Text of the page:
In determining whether the court erred in issuing the temporary injunction, this court will consider first, the effect of the Florida injunction, and secondly, whether this extraordinary remedy was warranted in view of the prior institution of the Florida proceedings, the contested residency of the parties, and without considering defendant's answer and any further evidence on the issue of residency.
In the Allen case, supra, where the Iowa court issued an injunction enjoining the Illinois proceedings, it was held that the Illinois court should have granted defendant's motion for a continuance pending the determination of the Iowa litigation. The court stated at p. 43:
"The Kavanagh case announced that a court in this State may, in certain situations, enjoin a citizen here from prosecuting a case in another State; and by parity of reasoning, that implied that a court of Iowa, for example, may exercise a similar authority. And a consequence of both deductions is, that in proper cases
With reference to the circumstances warranting the issuance of injunctions against proceedings in other states the court in the Kavanagh case, supra, stated:
"... the court will not restrain the prosecution of a suit in a foreign jurisdiction unless a clear equity is presented requiring the interposition of the court to prevent a manifest wrong or injustice. It is not enough that there may be reason to anticipate a difference of opinion between the two courts, and that the courts of the foreign state would arrive at a judgment different from the decision of the courts in the state of the residence of the parties. (Citation.) It is not inequitable for a party to prosecute a legal demand against another in any forum that will take legal jurisdiction of the case, merely because that forum will afford him a better remedy than that of his domicile. To justify equitable interposition it must be made to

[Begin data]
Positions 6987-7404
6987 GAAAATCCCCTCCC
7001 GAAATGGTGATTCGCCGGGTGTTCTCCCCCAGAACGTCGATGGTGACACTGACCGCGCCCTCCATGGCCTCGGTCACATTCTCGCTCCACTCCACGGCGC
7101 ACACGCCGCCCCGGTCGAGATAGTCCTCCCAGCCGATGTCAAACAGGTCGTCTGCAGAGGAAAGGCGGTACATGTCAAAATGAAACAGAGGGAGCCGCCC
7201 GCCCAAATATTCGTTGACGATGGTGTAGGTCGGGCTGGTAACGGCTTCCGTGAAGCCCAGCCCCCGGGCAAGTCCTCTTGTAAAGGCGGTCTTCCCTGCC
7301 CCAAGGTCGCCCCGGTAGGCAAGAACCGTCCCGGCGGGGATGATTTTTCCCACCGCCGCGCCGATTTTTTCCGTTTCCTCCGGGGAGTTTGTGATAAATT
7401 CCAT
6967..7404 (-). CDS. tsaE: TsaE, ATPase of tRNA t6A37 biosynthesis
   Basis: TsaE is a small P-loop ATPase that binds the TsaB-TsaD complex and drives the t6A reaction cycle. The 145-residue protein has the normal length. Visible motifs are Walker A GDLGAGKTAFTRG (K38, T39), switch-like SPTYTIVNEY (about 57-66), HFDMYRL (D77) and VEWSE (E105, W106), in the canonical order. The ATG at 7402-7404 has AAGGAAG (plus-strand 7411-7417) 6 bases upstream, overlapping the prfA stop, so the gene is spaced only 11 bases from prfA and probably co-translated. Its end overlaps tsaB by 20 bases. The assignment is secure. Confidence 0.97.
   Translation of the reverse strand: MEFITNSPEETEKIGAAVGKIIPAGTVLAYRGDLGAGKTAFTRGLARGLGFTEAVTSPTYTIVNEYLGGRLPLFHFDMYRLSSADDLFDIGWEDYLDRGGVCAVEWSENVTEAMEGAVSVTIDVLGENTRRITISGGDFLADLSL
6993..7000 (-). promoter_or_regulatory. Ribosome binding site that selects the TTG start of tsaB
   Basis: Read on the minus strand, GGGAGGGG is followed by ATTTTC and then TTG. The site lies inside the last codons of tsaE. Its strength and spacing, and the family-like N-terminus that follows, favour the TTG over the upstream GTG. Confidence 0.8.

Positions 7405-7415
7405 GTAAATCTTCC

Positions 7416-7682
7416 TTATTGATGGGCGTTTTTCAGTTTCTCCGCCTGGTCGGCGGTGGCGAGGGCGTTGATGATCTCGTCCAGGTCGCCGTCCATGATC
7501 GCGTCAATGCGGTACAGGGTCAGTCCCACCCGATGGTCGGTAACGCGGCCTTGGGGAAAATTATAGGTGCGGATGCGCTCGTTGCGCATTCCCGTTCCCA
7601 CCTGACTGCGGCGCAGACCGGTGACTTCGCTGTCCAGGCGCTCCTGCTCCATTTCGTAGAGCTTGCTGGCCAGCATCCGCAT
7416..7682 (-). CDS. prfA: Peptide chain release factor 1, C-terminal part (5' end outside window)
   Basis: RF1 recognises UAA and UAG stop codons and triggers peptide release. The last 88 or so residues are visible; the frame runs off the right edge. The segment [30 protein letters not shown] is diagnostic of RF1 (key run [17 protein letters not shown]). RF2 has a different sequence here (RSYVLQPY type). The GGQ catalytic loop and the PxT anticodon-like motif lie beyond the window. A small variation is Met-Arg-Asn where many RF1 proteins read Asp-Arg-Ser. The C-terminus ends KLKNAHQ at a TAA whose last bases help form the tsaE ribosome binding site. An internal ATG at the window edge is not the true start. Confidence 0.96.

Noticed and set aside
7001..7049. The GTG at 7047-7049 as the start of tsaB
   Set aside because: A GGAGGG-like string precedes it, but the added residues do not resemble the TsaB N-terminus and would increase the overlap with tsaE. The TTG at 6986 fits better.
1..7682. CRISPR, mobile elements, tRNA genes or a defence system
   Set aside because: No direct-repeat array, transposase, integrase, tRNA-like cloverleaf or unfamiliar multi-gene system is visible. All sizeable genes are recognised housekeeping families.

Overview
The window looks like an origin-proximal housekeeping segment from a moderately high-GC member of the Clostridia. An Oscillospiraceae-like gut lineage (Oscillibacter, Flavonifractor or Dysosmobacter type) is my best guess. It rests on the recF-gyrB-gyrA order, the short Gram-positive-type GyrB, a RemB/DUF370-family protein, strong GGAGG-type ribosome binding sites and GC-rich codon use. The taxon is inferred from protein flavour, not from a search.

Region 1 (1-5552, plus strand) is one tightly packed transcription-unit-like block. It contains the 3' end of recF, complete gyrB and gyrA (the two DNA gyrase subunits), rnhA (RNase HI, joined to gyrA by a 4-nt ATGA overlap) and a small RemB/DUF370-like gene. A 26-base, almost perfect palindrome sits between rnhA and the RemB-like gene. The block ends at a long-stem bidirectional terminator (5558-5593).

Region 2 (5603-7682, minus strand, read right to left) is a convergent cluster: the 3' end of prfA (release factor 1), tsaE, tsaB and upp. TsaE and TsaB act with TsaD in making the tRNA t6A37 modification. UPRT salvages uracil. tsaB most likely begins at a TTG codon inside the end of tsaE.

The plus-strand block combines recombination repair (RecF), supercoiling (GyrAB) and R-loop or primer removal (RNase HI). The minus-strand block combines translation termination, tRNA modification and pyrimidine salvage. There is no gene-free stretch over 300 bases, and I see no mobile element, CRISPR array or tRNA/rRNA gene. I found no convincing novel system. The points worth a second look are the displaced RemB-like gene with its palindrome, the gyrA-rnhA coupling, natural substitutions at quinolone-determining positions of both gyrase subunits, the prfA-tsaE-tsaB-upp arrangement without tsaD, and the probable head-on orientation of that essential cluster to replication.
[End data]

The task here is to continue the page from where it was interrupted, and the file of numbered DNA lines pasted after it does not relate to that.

Similarly, in 43 C.J.S. 502, it is stated:
"An injunction will not be granted merely because complainant prefers to have the matter adjudicated by his own courts, or there is some distrust of the courts of the sister state, or from consideration of mere inconvenience, particularly where the action in the foreign state is first commended and the court has jurisdiction of all the parties."
In support of her contention that the issuance of the injunction by the circuit court herein was in accordance with precedent, plaintiff relies essentially upon two Illinois cases which we shall closely consider.
In Kahn v. Kahn, supra, the wife filed a separate maintenance suit in Cook county, and without notice or bond, obtained a temporary injunction restraining
In Russell v. Russell, supra, after divorce proceedings were begun in Illinois, in which the husband filed a counterclaim, admitting his Illinois residence, he proceeded to establish residence in Nevada, and filed a suit for divorce there. This action was commenced some 4 days after plaintiff had filed a petition in Illinois restraining such action, and the Illinois court held that an injunction would lie to prevent him from continuing his out-of-state action, on the grounds that he had admitted in his counterclaim that he was a resident of Illinois, and had obviously left the state to acquire colorable residence in order to institute divorce proceedings.